“Eyes are upon you, young man!” screamed Miss Tilley.
“Watch it, kid,” whispered the blue-haired girl.
Virgil awoke from his nightmare. It was getting more vivid, more people were showing up in it, but what did it all mean? It felt like a warning of some sort. He reached into the drawer of his nightstand table and pulled out the bottle of pills the psychiatrist had given him. He poured one of the pills into his hand and paused for a moment. Nah, he thought, putting the pill back in the bottle and placing the bottle on top of the nightstand. This was exactly what his mother was afraid of; that a psychiatrist would try to fix all of his problems by placing him on some sort of medication. Maybe she had a point. He got out of bed, smoked a joint.
He couldn’t stop thinking about Lee all day. What if they had gotten him and they were doing something terrible to him right now? He couldn’t leave his friend to such a fate. It took him all day, but he finally formed a plan.
Unfortunately, it wasn’t a very good plan.
But it was all he had.
He took off running as soon as the school bell rang.
“Hey, no running!” said Principal Goodman. He walked over and placed a hand on Virgil’s shoulder. “You’re doing really good, these days, Virgil. I want you to keep it up. I hear you skipped gym yesterday, but I trust you’ll be there tomorrow.”
“Good,” added the principal. “Now run along—walk along.”
“Are you sure?” asked Jay. “I mean, these are serious allegations.”
“I’m sure of it,” said Virgil, attempting to keep his voice low so that others in the Coffee shop couldn’t hear their conversation. Jay sat across from him, sipping a large, black coffee. He was off duty and in his civilian clothes, looked more like a college kid searching for a frat party than an officer of the law.
“He was a cop, Denver PD. He led us into the construction site and that’s where it all happened. And that was the last time I saw Lee.”
“And, you’ve gone by his house already, I take it,” said Jay.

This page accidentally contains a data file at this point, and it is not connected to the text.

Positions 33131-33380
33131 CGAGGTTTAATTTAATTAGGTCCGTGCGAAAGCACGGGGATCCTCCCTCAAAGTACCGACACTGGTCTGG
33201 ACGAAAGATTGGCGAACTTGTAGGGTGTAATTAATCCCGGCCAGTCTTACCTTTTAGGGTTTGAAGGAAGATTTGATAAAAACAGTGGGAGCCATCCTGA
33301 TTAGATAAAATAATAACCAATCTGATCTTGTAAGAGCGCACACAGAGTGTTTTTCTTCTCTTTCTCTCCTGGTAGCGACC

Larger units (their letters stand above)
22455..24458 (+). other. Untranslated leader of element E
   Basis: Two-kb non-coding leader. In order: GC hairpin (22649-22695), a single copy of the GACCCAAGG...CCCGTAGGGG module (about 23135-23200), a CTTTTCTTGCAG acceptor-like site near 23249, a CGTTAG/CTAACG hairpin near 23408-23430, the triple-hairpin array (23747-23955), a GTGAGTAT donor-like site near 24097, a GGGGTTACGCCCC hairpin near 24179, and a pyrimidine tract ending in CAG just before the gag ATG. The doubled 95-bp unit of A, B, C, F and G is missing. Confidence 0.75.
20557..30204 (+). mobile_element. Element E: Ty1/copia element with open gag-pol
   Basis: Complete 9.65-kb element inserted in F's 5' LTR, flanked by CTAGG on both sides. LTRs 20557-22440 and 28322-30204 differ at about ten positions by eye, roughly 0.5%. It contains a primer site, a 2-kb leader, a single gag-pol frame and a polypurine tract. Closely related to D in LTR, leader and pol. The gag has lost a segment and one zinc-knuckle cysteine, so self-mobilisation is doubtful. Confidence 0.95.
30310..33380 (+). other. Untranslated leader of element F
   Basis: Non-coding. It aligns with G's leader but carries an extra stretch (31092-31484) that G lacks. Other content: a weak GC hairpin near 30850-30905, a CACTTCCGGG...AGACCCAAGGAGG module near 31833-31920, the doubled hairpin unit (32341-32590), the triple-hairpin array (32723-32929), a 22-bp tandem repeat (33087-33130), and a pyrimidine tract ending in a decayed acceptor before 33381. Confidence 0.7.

“Without a warrant I can’t go onto the construction site. It’s private property. I don’t know if I’d be able to get one just on the strength of what you’ve told me, but I’ll see what I can do. Give me a description of this cop that you said was there,” said Jay.
Virgil gave the best description he could remember from the darkened corridor.
“One more thing. Why is Ben a person of interest?” asked Virgil.
Jay took a sip of coffee. “According to guys I’ve talked to, he was on the scene of one of the disappearances. He isn’t a suspect but we think he saw something. They interviewed him, but they said he was incoherent and kept going on about something that didn’t make any sense. He was probably high on something because they said he was saying some weird stuff.”
“I don’t think Ben is crazy,” said Virgil. “I’m telling you, what I saw that night was weird.”
“I don’t want you getting mixed up in this stuff anymore. I’m serious. This is not ‘Jay’ talking, this is your Uncle James talking. I want you to go home and just forget about all of this. Let me handle it. Let the police handle it. We’ll find your friend, I promise. Now, I need you to promise me that you’ll stay out of this.”
“I can’t,” said Virgil apologetically. “If you were my mom or dad I would promise, but I don’t want to lie to you. This is really eating at me and I don’t think I’ll be able to sleep until I at least find out what happened to Lee. I promise to be careful.”
Jay made a face. He sat stirring his sugarless, black coffee for a few minutes. He sighed and looked up at Virgil.
“Let me take you home.”
Rona rolled out of bed and made it to the bathroom of her own volition. She hopped in the shower and contemplated the day’s move while the water poured over her. Searching for the kid wasn’t going as well as she’d hoped. Then again, she had been foolishly optimistic. It was time to change tactics. Perhaps if she could find the demons who hunted the kid, before they got to him, she could kill two birds with one lucky stone. Perhaps they had better leads than she did. They might even lead her right to the kid. But how would she find them? Well, she thought, maybe she could find one of the kids who went missing. She didn’t know where to begin, but perhaps there was someone who could help. An idea popped into her head.
Outside of the shower she heard rustling.
She moved the curtain to reveal Clive and Dave attempting to get a peek at her in the shower. They ran off when she spotted them.